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Share a quote from your characters

Dialogue tells us a lot more about characters than just what they’re saying and the kind of mood they're in. 

The words we put in a character’s mouth give our readers an insight into his/her personality. They help us get to know and understand that person better. If readers like what’s said (and the way it’s said), they’ll feel more connected and therefore more involved in the story as a whole.

Besides, from a personal point of view, making up dialogue is one of things I enjoy most about the writing process.  

With that in mind, I thought it might be fun to share some of the things we have our characters say.

To start us off, here are some one-liners from Snowy, the talking cat in my MG urban fantasy, Fur-Face:

“I don’t beg. I just let them feed me sometimes…when I’m starving…or hungry…or feeling a bit peckish.”

“How would I know how to work a computer? I’m a cat. The only hacking I do is when I need to get rid of a fur-ball.”

“Bill, it’s the middle of the night, I’m a black cat, wearing a pair of sunglasses. How much more camouflaged could I get?” 

Hopefully, if I’ve done my job right, any one of those sentences should show a little of Snowy’s character, even without narrative.  

How about you?  

What have your creations been saying and what does their dialogue say about them?

Care to share?




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Comments

msstacy13
Apr. 17th, 2010 05:41 pm (UTC)
“Oi, Percy,” Ellie shouted as they got the last one down. She grabbed a piece of paper and jumped out of the lorry. “Sign for your thunder boxes, eh?”

“What if I don’t?”

“Then the War Office considers them stolen, Military Intelligence sends someone round, and you lot are hanged for sabotage. Save us the bother, right?”

“Right, then,” he said, signing the paper. He handed it back to her. “Now get off, you useless cow.”

She got back into the lorry and started it.

“Bloody sods,” she muttered as we drove away. “Some appreciation? Eh? Thank you, Miss, for driving across the bloody no man’s land of bloody Flanders so we can stop shitting on our bloody floors. Eh?”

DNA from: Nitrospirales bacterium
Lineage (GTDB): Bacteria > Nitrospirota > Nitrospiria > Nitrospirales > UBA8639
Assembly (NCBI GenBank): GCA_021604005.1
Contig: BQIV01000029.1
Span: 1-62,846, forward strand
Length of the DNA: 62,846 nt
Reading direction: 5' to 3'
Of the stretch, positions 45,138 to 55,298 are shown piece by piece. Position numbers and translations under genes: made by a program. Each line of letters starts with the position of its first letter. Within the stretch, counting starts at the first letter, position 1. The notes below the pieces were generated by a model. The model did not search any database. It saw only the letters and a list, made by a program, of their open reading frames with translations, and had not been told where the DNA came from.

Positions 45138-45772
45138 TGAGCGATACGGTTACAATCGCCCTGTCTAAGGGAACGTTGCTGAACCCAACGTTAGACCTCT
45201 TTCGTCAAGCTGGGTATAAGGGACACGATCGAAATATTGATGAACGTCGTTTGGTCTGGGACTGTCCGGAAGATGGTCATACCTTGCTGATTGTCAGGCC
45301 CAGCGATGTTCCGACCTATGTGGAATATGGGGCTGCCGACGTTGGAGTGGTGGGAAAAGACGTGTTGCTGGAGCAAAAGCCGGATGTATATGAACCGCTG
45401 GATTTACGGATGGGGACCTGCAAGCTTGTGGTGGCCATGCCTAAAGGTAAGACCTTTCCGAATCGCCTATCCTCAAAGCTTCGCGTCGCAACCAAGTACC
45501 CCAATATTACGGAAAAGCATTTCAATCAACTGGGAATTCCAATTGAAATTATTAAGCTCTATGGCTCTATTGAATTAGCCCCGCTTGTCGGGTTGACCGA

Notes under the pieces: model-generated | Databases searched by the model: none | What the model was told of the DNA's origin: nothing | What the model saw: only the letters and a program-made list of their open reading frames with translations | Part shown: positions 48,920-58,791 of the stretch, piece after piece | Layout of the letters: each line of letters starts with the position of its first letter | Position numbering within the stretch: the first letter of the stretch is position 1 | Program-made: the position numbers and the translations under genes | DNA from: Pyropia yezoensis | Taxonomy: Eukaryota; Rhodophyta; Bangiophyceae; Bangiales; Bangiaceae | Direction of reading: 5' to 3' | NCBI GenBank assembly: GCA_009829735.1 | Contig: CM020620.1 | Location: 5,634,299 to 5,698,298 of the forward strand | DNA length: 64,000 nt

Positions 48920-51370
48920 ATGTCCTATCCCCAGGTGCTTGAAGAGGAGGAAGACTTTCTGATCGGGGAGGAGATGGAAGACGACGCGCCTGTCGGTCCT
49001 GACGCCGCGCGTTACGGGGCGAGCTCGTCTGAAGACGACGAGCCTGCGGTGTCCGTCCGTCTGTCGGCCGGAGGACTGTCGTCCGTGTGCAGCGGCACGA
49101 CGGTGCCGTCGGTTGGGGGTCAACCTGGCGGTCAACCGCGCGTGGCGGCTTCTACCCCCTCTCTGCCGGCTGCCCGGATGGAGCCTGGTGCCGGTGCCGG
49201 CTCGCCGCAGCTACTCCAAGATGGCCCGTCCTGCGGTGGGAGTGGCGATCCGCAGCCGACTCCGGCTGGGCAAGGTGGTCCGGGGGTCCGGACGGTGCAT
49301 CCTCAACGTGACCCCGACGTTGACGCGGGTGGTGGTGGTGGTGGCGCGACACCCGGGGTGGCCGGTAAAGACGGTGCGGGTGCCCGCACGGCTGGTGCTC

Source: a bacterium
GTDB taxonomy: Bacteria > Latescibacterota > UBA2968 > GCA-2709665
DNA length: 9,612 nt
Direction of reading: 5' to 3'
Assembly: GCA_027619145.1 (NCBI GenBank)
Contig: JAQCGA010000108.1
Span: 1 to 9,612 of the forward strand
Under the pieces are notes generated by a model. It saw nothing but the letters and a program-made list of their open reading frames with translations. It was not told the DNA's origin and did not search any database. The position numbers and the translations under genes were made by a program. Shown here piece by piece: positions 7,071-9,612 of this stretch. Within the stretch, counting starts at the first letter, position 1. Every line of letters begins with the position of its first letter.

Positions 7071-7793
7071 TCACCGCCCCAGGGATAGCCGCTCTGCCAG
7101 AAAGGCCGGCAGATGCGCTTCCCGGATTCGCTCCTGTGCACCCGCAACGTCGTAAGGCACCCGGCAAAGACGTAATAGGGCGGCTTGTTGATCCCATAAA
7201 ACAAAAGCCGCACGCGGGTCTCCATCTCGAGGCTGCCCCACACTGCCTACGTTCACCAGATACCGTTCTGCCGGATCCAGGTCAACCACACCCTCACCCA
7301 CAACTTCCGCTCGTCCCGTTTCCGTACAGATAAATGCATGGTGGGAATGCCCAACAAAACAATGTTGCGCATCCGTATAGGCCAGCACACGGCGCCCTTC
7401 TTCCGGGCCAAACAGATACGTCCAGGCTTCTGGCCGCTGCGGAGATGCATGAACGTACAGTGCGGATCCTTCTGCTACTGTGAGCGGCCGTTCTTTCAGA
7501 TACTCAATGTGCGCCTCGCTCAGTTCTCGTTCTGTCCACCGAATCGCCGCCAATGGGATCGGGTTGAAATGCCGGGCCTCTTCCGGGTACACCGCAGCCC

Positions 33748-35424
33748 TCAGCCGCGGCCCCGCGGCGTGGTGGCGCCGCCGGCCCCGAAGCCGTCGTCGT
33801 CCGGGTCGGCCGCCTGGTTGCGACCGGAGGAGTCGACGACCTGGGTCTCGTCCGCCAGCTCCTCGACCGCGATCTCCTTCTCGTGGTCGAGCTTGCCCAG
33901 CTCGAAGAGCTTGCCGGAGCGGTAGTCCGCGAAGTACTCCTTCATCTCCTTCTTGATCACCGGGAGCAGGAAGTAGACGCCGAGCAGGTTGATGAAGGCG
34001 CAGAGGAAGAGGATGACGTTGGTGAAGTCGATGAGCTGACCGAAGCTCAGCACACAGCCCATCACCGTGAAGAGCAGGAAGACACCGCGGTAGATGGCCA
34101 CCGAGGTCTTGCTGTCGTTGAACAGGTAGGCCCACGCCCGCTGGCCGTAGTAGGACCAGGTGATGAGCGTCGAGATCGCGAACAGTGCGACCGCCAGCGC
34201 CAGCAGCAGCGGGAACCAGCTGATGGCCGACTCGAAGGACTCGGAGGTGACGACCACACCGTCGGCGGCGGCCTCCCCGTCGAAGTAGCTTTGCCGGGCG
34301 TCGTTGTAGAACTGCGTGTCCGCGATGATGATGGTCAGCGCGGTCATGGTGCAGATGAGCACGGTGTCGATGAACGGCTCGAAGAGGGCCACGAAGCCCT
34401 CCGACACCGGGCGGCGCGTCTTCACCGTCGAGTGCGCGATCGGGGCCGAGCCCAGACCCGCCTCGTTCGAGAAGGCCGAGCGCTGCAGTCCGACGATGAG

“What’s a sod?”

“Sodomite, you stupid cow! You don’t have them in America?”

“Don’t call me a cow!” I screamed. “Did I call you anything? Is this my war? Is this my city? Don’t call me stupid, either!” I screamed again.

She stopped the lorry, and I realized that screaming had done nothing to relieve my headache.

“It’s not your city,” she said quietly. “Or your war.”

“That’s not what I meant,” I said, beginning to cry. “It’s our city. Our war.”

“Ours?”

I nodded.

“Could I have the bathwater first this week?” she asked.
jongibbs
Apr. 17th, 2010 07:50 pm (UTC)
Bathwater first? Now that takes me back, and not in a good way - I'm one of seven :(
msstacy13
Apr. 17th, 2010 07:58 pm (UTC)
London 1940-1
out_totheblack
Apr. 18th, 2010 07:21 pm (UTC)
I am the oldest of five. I usually went first.
out_totheblack
Apr. 18th, 2010 07:20 pm (UTC)
Well, that sounds interesting.
msstacy13
Apr. 18th, 2010 07:51 pm (UTC)
Thank you.
Another quarter-of-a-million words,
and it will be done.
Here's just a little more.

We turned a corner, and at first I saw a pile of chicken bones dogs had chewed on. In a few seconds, the perspective corrected itself, and I recognized broken, shattered timbers of what was once a large structure. To the far side I could see blankets neatly arranged, covering small piles of debris.

The lorry stopped and Ellie jumped out. She turned toward a man with a tin hat on his head. There was a W painted on the front of it.

“What happened?” she inquired of him.

“Where you been Miss,” he inquired rhetorically, “that you have to ask what happened?”

A young boy I hadn’t noticed until then stepped forward, raising his hands in front of himself very quickly, then clapping them above his head and whistling as he brought them down again. When they were at waist level, he made a roaring sound in his throat as he immediately spread them apart, wiggling his fingers wildly and lifting his hands again. His fingers slowed their wiggling as his hands returned to his sides. Then he turned away and was off like a shot, running erratically through the rubble, some of which tumbled to either side in his wake, and some of which collapsed behind him as he passed over it. A ragged plume of dust trailed him, a strange interpretation of the noises his feet were making in the debris. He rounded the corner of the street we’d approached from, and may never have stopped running, for all I know.

“I brought people here yesterday,” Ellie said quietly.

“And now you’re taking them away again,” the warden replied, just as quietly. “It’s war, Miss.”

I noticed then that some of those small piles of blanket-covered debris had shoes while others were barefoot.
out_totheblack
Apr. 18th, 2010 09:17 pm (UTC)
Re: Thank you.
Cool. Thanks :)

Things What I Wrote and Other Stuff

No longer in print but there are still some copies floating around out there


No longer in print but there are still some copies floating around out there















 











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